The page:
This experience among others, has taught me not only about bipolar disorder but also about myself.  I learned that even in my most compromised state of mind I had the will to live.  I learned just how strong I have been.  I learned it was not my time to go.

With this second chance at life I want to make sure I help educate others about mental illness.  I want to help eliminate stigma because it dramatically affects all of us.

I also want to share I have recovered.  Even though I have been to a stage 4 mental illness I have gotten better.  I work.  Give talks.  Write.  Advocate.

No matter where you are in your struggle with mental illness, know you can get well.  It is a fight but it is possible.  I am living proof.

“Never underestimate your ability to make a difference in someone’s life.”

Facing the Truth

Her blinders have been removed

She has taken her gloves off and removed her coat

She sits in stillness with peaceful knowing

Knowing from the soul

Inspired by the spirit

 

The storm came along with no warning

It whirled and twirled devastation

Leaving people shocked, hurt, stunned and dismayed

The creation of fear perpetuated

Numbness permeated and opened wounds

 

Left behind were the remnants of missing pieces

The young woman and old soul stood strong

But the powerful force of the storm threw her to unconsciousness

When she awoke it was apparent to her she was the storm

Crushed by the aftermath of viewing what she left behind

 

Deeply saddened with what she unknowingly had done

Egoically embarrassed, ashamed, and guilty

Incapable of seeing what the mirrors were telling her

Her prayers were answered one day

She ask to be shown so she could heal

 

She prayed for strength and courage

She prayed for forgiveness of self and others

She lay helpless crying for hours in her bed

She faced her naked body and viewed her own destruction

 

Overtaken by grief, hurt, sadness, disappointment

But inspired by unconditional love

 

She is a person hurt by her past

She is a human being

She is not defined by labels

She is not willing to give up

She is walking her journey one step at a time

 

Who is she?  Who is this woman with such great strength?

She is not alone

 

@amyjgamble

amygamble.com

 

5 Reasons why I don’t like psychiatric medications – but I still take them

Overview

I am guessing you may have heard the reasons why people don’t like to take medications for psychiatric conditions.  It all sounds so easy, “It’s just like taking a blood pressure pill.”  “It’s no different than taking insulin for diabetes.”  Well, the truth is it is very different and there are several reasons why.  Here is the top 5 on my list.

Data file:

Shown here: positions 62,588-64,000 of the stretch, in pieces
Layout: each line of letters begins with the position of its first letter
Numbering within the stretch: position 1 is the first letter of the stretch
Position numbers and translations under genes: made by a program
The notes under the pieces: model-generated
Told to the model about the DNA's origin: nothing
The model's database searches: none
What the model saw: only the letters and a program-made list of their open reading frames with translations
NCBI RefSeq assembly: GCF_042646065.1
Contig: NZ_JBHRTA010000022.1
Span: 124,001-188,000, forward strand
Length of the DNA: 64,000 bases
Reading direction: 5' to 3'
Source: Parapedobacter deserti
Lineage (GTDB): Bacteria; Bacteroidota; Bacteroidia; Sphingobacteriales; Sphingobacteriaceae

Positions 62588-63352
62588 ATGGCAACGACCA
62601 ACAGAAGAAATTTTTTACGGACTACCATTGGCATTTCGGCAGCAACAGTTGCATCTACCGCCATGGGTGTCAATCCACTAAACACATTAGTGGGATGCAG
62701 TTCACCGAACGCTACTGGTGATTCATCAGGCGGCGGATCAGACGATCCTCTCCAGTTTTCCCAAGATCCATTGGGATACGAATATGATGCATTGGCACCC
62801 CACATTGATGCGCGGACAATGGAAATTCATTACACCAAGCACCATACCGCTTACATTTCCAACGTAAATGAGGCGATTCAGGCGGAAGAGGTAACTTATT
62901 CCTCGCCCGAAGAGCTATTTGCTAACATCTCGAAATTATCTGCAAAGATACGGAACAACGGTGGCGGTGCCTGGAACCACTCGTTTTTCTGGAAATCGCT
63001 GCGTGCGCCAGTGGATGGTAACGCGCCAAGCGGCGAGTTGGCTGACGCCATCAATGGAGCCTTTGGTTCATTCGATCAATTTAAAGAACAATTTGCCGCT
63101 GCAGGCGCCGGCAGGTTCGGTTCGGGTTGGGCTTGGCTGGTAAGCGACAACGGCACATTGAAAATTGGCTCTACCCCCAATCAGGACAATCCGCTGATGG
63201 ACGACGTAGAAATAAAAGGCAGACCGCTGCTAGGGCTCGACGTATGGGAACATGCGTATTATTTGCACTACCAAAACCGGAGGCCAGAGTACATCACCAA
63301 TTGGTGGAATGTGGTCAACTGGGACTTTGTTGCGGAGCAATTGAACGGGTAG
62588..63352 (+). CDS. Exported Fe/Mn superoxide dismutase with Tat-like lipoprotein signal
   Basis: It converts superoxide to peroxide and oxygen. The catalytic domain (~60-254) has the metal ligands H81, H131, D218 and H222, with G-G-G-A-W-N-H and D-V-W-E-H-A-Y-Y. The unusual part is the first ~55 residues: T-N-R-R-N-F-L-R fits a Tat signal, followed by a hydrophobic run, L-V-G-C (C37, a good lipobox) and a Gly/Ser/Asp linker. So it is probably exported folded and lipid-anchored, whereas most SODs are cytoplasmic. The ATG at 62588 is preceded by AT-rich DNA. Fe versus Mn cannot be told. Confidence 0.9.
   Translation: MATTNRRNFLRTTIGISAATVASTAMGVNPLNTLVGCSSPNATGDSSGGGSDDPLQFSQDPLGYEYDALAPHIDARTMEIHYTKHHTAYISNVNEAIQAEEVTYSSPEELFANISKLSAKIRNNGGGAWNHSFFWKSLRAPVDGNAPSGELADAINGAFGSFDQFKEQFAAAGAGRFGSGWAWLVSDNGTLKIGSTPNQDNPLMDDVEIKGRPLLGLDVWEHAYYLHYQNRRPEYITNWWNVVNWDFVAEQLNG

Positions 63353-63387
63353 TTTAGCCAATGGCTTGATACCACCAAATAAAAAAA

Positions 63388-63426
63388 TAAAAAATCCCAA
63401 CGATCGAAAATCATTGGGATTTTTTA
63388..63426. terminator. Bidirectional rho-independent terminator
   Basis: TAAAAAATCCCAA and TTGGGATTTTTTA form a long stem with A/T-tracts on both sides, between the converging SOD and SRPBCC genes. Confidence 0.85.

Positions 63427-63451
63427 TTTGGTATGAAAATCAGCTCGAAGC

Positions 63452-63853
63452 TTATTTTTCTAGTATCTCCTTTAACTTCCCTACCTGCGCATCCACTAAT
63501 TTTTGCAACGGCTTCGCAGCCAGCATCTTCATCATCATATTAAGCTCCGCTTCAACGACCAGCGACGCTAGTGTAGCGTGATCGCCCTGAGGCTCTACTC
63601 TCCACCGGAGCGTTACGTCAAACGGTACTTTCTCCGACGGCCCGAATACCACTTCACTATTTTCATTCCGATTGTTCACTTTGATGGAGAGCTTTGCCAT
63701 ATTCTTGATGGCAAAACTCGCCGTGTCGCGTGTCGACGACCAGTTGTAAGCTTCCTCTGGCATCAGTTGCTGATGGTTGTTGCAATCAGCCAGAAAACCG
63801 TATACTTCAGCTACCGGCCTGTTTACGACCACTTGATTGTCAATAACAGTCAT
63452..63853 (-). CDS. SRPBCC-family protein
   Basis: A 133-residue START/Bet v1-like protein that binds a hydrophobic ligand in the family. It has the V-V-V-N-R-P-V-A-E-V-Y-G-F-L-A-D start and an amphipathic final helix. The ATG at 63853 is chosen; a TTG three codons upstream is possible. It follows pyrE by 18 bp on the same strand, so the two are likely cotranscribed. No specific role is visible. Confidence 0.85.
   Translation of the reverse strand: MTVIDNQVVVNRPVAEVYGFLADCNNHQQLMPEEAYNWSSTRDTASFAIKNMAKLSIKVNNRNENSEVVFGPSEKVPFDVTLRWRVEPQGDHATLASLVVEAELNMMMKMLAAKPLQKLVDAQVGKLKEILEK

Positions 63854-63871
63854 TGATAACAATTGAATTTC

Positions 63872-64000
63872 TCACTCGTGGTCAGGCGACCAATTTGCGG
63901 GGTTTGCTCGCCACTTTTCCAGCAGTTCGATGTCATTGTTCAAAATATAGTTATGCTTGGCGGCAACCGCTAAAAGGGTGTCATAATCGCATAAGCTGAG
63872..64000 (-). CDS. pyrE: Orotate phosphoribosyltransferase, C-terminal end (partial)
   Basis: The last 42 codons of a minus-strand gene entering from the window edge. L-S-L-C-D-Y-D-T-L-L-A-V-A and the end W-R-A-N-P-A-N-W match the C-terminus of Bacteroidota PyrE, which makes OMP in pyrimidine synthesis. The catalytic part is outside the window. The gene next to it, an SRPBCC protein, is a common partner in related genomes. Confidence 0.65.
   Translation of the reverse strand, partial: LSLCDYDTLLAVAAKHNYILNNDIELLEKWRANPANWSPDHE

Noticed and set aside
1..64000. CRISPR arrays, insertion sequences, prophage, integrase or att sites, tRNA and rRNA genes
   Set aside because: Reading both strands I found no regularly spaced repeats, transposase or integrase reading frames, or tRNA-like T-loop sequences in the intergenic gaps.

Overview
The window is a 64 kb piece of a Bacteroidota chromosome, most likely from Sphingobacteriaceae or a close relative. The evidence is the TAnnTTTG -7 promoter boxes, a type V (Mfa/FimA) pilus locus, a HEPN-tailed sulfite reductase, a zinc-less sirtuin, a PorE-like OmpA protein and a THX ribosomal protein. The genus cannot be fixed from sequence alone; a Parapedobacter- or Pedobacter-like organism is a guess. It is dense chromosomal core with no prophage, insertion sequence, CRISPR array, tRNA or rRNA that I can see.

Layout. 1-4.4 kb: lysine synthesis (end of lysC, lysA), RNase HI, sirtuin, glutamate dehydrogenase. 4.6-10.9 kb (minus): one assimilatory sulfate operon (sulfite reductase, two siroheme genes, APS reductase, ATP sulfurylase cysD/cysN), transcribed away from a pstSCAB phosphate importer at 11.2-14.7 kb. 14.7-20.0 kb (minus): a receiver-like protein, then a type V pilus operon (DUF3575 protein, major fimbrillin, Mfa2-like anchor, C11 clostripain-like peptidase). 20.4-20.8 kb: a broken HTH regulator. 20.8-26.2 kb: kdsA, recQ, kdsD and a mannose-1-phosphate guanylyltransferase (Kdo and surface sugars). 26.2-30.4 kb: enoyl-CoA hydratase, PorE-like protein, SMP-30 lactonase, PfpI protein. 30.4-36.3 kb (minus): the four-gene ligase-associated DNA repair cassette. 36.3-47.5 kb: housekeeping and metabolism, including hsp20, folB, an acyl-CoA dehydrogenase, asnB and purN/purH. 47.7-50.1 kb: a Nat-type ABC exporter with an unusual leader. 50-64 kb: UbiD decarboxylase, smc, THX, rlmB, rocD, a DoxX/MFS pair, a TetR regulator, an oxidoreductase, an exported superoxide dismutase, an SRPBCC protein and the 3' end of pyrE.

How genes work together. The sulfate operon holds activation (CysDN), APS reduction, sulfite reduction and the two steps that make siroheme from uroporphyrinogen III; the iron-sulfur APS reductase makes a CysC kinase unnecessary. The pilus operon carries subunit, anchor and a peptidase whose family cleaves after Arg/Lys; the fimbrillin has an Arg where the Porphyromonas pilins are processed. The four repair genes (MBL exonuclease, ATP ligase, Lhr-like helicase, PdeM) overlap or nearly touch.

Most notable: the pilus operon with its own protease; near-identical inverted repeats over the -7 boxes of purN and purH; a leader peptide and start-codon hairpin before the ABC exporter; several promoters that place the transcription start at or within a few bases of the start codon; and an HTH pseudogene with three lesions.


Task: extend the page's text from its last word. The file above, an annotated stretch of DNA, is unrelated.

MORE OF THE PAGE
#1 – They make you gain weight

There are few classes of psychiatric medications that do not cause weight gain.  With the exception of some medications for anxiety, almost all the medications for depression, bipolar and schizophrenia cause weight gain.  I managed to gain a slim 80 pounds!  It seemed like every time I was put on a new medication I gained 20 pounds.  I don’t know anyone who likes to gain weight.  But the reality is medications made me feel better and if I have to work at losing weight that’s just the trade off.  It is a valid concern for those of us with a mental illness.

#2 – Some make you feel like a “zombie” from the Walking Dead

Take a blood pressure pill and you rarely have a side effect.  On the other hand, take some high powered psychotropic drugs and you might feel like a zombie.  Usually this side effect goes away in time, but if it does not I encourage people to talk with their doctor to help adjust the medication or the dosage.  No one wants to feel worse and sometimes that is what happens.  Older medications are notorious for causing lethargy, work with your doctor there are many choices that might not make you feel as bad.  Above anything – don’t stop taking your medication without talking with your doctor first.  There can be some serious effects from stopping abruptly.

#3 – The Stigma of Mental Illness

It is the shame and misunderstanding that comes from stigma.  No one wants to feel as if they are not “sane.”  It is about credibility.  Not being different from other people.  We all want a sense of belonging, but not to a group that is discriminated against.  This no longer effects me much but in the past this really bothered me.

#4 – The medical community does not know the long-term effects

Less funding for research means less understanding for the long-term effects of medications.  Especially for a class of drugs called anti-psychotics.  They are used for many off-label conditions and the long-term effects are truly unknown.  What we do know is that people who have schizophrenia live on average 25 years less than other people.  We don’t know if that is related to medications or a number of other factors.  It’s hard to want to continue taking a medication without knowing what it will do to your body.

#5 – Branded products are expensive

The latest greatest products are extremely expensive.  Some drugs can cost $1600 a month making it impossible for people without great insurance to afford the medications that may have less side effects.  Generic drugs don’t cost much at all and some have been shown to be as effective as the newer products.  If you take 3 or 4 prescriptions a month it gets a little pricey.

So these are my top 5 reasons why I don’t like psychiatric medications.  But here is the disclaimer – I still take them because I know without them I can’t live a good life.  They help my symptoms and make it possible for me to live a “normal” life.  Without the medications I don’t know what would happen to me and I am unwilling to take the risk to find out.  But there are a group of people who don’t believe in them, I am not one of them.  Suffering is not worth going without a medication that is going to make you feel better in the long term.  There are trade offs with everything in life.